I feel I must say that I do struggle with this issue; I’m passionate about the right to make personal decisions freely, especially when it comes to ones children, but I also wonder what the implications of those decisions are when putting lots of other children at risk. Should schools be asking to see a completed vaccination schedule before kids are placed into mainstream schooling and should unvaccinated children be refused a place in publicly funded schools? After all, not vaccinating will directly undermine Government initiatives in public health concern, so why should the public majority, most of whom have vaccinated their children, fund their education?  Should certain standards be met before we hand out places?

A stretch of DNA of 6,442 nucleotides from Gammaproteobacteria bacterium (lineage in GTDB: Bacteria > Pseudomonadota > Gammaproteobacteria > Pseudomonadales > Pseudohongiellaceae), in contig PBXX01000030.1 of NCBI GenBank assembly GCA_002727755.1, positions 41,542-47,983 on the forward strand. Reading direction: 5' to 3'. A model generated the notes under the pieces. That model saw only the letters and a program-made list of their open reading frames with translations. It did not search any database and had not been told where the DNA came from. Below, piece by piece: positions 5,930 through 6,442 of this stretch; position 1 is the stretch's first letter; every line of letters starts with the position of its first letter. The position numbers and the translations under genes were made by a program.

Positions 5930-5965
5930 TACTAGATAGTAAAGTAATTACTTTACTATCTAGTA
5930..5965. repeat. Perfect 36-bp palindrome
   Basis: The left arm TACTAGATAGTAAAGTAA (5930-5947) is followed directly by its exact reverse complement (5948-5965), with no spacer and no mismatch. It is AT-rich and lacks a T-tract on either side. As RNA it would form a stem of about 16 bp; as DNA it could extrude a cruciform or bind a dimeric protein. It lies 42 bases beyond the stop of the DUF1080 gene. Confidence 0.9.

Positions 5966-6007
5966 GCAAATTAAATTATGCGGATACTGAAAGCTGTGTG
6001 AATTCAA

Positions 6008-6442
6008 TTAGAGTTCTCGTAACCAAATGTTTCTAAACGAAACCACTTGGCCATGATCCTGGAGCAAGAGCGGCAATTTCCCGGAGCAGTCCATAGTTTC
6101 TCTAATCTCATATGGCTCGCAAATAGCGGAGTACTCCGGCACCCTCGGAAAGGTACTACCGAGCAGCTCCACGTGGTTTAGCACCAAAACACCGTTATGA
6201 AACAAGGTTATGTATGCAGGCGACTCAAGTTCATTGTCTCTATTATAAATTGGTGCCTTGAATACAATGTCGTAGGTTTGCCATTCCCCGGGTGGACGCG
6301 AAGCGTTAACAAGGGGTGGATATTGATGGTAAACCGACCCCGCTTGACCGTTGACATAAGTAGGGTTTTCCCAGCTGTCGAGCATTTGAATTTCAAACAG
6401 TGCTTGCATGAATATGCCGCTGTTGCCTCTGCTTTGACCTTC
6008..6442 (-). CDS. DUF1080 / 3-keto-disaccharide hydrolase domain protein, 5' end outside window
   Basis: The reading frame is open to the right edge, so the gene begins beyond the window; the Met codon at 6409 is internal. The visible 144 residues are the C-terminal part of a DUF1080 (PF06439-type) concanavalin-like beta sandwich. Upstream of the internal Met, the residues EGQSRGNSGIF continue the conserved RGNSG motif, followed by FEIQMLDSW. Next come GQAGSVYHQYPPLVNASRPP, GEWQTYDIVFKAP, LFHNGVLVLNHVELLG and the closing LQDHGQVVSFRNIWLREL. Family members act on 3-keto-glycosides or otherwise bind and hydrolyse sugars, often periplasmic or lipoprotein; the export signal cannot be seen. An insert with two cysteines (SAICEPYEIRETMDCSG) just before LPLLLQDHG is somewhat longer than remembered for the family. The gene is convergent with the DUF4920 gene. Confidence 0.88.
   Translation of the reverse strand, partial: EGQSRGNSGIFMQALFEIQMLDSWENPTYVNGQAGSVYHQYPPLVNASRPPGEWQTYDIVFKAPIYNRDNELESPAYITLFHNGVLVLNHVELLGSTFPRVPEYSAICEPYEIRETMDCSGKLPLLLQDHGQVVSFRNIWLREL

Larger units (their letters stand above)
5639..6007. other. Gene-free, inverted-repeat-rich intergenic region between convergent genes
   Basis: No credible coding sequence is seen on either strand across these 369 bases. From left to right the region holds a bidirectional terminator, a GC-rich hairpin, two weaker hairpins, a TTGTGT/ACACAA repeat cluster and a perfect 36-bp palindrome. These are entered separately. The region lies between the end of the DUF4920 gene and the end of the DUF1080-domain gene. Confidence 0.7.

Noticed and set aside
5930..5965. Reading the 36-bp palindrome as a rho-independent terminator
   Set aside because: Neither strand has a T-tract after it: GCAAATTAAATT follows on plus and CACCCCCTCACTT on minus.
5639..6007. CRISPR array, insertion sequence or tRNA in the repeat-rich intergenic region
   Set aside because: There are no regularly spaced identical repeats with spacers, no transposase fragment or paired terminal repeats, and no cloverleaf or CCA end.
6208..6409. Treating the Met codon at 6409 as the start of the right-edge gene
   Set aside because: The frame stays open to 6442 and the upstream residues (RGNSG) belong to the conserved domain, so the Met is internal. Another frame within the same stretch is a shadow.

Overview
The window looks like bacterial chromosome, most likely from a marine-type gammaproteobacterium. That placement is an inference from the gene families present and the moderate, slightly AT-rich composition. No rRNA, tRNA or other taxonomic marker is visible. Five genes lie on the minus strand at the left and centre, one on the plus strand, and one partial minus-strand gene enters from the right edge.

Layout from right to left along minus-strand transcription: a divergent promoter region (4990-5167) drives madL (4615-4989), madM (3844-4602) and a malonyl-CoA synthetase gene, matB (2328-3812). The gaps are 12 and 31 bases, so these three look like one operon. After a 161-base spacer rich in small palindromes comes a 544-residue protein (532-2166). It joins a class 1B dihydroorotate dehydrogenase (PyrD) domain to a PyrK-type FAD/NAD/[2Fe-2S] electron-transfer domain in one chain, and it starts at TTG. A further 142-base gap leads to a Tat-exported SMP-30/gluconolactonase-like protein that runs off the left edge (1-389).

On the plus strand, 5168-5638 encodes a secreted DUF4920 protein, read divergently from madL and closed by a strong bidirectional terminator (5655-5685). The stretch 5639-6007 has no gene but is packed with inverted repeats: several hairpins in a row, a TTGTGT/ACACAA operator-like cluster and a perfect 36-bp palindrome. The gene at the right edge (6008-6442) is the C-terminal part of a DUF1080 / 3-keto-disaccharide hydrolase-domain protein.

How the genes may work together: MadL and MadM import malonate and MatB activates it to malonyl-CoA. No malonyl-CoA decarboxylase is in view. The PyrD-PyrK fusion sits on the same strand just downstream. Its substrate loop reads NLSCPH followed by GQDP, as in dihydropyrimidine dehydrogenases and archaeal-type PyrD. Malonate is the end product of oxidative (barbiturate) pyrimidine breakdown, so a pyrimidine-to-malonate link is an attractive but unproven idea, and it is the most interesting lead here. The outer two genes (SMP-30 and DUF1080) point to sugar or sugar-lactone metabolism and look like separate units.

In Sausage’s school, if a child has an upset tummy, they’re asked to stay off school for 24 hours until after the last episode of diarrhoea or vomiting to protect the other children. If they have chicken pox, they cannot return until all of the spots have dried up, not only to protect the other children but to safeguard pregnant mums or staff, as well as adult males who can be left very ill and potentially infertile if they contract the illness as an adult. Why, if a child has the potential to spread measles (which can cause encephalitis and death), mumps, rubella, whopping cough etc. are the rules not the same?

One thing I’ve gathered whilst researching this post is that the vast majority of anti-vaccination literature peddles lies and propaganda; vaccines don’t contain high levels of mercury, nor do they cause autism, SIDS or any other potentially fatal side effects. The WHO website has a great page dedicated to squashing the myths surrounding immunisations, which you can find HERE.